– or – When Life Doesn’t Go The Way You’ve Planned.
I’m sure most of us dream about the future. Some call it day-dreaming, others think it’s a waste of time. I often sit and contemplate the future – what I would like it to be, and what I’d like to do. But life does’t always go to plan. At least not to the plan that we think should be.
When my children were young, I often wondered what they would do or be in their adult life. I wove amazing lives for and around them, not really expecting them to materialise. Then, as they grew to adults, I watched them spread their wings bit by bit, and at times I was a little disappointed in their actions, but then, they needed to find their own ways in this world. So I kept quiet and mentally created their lives for them, whilst I watched the real ones play out before me.
As a mother, you always want the best for your children. There are myriads of stories about amazing feats from mothers protecting their children, and most of us would do whatever to keep ours safe. But there comes a time in life when you have to let go, to watch them make mistakes and either pick themselves up and move on to the next, or retreat to lick their figurative wounds. When they don’t ask for your help, so you can’t give it. That can be a sad moment when you realise they’ve grown up and don’t really need you anymore.
Still, as a mother they will always be your babies until you die. Or at least thats what most of us know. Until life steps in and changes your beautifully made plans, and your child dies before you. Now that’s really unfair. It makes you want to scream at the unfairness of it all. It’s not supposed to happen that way.
I don’t know why we assume that this sort of thing only happens on the news, to other people and their children, as according to your dreams, it’s not going to be that way for your family. You expect some emotional times, like when they first go off to school. Or like the time we drove Matthew to Melbourne to wave him off on the bus as he set out on his first real solo adventure. I cried all the way home to Geelong after that one. Or the time we – Ross, Kelly Joshua and I drove Fiona to the station in Melbourne to wave goodbye to her as she set off on her journey to Queensland. I did’nt cry all the way home this time, but I certainly shed a lot of tears over that one too. But with that there was no time for self-indulgence as I had a toddler to look after again.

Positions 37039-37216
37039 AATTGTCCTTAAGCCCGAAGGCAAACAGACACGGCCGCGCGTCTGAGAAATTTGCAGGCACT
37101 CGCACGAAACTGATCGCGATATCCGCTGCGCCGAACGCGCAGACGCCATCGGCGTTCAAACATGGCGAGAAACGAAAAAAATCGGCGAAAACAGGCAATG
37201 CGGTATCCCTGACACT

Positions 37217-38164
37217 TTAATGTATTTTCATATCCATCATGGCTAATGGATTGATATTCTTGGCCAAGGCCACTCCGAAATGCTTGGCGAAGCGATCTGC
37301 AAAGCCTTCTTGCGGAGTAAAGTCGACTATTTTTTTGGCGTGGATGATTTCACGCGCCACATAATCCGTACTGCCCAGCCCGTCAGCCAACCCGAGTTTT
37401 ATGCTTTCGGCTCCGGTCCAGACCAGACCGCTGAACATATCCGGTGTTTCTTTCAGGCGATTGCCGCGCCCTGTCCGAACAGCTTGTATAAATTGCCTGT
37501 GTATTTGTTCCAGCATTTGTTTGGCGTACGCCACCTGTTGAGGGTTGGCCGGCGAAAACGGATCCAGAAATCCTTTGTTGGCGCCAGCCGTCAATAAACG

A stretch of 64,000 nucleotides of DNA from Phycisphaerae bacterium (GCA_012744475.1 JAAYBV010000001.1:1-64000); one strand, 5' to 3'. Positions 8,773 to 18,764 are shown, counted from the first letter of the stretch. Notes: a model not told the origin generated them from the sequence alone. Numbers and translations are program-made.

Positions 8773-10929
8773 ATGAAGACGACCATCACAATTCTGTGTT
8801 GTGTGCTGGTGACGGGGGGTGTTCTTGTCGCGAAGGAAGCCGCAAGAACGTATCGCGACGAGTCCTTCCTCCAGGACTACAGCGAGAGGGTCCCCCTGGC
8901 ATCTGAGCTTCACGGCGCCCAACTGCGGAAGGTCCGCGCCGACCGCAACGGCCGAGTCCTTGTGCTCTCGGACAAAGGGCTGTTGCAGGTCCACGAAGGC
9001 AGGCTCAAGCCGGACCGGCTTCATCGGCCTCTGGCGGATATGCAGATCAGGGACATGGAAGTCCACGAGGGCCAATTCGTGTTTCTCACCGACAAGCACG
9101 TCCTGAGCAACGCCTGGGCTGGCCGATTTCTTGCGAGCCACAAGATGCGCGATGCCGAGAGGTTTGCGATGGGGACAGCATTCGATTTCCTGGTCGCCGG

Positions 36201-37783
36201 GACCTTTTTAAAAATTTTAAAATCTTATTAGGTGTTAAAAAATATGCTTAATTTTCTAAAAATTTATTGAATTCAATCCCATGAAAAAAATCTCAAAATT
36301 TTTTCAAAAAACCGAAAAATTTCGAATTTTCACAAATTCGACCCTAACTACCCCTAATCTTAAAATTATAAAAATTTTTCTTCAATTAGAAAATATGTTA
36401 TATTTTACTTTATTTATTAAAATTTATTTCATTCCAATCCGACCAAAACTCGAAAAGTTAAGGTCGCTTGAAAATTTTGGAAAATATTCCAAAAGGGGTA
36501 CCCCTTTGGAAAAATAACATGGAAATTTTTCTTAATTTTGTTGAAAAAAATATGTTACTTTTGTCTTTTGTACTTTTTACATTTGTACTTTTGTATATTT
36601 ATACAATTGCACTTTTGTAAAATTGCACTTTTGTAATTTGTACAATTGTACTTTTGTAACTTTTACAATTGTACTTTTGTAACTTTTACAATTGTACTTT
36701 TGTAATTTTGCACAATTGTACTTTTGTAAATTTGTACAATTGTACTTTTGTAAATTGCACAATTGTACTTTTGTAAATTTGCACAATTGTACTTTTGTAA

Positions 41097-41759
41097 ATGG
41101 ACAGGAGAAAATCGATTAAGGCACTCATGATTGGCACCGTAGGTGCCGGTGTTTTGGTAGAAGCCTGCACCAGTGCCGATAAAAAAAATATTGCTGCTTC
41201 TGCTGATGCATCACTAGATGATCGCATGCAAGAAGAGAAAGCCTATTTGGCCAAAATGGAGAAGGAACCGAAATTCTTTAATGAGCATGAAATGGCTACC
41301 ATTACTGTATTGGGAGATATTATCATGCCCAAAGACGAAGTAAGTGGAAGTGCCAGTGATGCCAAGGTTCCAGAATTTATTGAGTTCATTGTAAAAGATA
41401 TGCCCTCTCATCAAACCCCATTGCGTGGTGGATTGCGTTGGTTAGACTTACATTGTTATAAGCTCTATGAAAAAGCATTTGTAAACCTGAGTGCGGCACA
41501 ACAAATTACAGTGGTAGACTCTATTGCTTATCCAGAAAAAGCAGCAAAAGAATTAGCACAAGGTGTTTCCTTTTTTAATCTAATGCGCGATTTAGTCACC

Kelly didn’t go off on any big adventures, she stayed around home, lulling us into a false sense of security as the changes in her were gradual.
Until she went completely off the rails.
Once again, as a mother you do everything possible to make things better, to right the wrong, but sadly it’s not always possible to fix like a scraped knee is with a bandaid.
Sometimes we have to tiptoe around our children as adults, keeping our mouth zipped lest we say the wrong thing and upset them further. But if we’ve done the job we were meant to do, we will have instilled our values in them as they were growing up. Then, we can only love them and wait to see if they remember the manners , or practice the compassion you taught.
I like to take time every now and then to reflect on the happy times we had, and there were many. Then mostly, I can look at my adult offspring and be proud at what they’ve done with their lives.
Then again, disappointment isn’t always restricted to your children – sometimes your life doesn’t go the way you’ve planned.